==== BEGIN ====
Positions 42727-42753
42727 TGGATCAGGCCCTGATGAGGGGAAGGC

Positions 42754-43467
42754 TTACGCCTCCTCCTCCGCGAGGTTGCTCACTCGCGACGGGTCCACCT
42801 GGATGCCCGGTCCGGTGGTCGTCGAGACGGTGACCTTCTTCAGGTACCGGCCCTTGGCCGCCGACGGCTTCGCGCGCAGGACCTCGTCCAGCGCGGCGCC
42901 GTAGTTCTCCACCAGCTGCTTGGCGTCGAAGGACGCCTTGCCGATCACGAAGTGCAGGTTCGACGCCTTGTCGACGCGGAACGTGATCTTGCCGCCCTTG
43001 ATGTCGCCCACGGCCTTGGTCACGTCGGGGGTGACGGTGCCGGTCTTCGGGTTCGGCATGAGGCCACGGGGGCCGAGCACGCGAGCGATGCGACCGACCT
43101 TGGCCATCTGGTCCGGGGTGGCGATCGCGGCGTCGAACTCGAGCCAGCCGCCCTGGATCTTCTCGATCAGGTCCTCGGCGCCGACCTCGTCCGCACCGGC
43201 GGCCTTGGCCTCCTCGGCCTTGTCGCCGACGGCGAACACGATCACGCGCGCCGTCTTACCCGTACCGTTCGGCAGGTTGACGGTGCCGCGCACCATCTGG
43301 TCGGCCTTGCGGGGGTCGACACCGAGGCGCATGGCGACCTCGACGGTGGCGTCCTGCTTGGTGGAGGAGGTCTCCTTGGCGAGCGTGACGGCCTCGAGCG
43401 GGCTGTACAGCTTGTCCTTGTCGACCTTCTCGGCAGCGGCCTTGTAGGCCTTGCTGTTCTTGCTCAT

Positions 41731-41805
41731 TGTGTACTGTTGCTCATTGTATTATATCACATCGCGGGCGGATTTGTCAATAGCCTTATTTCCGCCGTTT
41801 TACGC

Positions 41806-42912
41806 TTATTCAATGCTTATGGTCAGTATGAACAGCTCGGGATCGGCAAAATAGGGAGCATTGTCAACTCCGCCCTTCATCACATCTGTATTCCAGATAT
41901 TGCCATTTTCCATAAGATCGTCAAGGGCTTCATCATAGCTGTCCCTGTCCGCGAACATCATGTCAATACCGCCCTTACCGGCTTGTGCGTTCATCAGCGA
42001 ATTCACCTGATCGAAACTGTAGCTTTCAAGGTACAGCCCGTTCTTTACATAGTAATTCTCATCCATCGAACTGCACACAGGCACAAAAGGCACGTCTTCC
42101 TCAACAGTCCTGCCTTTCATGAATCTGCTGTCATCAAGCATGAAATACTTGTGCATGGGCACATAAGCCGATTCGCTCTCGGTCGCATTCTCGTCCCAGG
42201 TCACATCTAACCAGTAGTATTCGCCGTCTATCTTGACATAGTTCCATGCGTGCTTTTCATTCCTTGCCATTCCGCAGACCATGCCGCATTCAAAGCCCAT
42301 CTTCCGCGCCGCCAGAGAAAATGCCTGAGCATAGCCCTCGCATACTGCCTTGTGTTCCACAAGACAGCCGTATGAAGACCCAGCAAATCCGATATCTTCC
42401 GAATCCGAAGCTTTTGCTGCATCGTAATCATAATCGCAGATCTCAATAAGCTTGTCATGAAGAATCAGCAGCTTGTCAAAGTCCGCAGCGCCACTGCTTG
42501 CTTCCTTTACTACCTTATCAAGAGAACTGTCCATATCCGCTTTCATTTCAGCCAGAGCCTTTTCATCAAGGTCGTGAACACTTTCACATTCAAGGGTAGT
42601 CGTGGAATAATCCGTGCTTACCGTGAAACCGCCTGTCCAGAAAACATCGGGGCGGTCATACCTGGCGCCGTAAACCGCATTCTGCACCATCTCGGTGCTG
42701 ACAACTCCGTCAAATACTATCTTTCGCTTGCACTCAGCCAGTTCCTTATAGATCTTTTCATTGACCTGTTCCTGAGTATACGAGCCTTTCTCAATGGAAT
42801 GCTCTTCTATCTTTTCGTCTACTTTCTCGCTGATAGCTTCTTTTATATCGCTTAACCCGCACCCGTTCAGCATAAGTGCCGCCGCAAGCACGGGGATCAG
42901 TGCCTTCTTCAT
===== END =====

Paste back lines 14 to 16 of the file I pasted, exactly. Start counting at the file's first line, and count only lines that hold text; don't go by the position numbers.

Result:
41801 TACGC

Positions 41806-42912
41806 TTATTCAATGCTTATGGTCAGTATGAACAGCTCGGGATCGGCAAAATAGGGAGCATTGTCAACTCCGCCCTTCATCACATCTGTATTCCAGATAT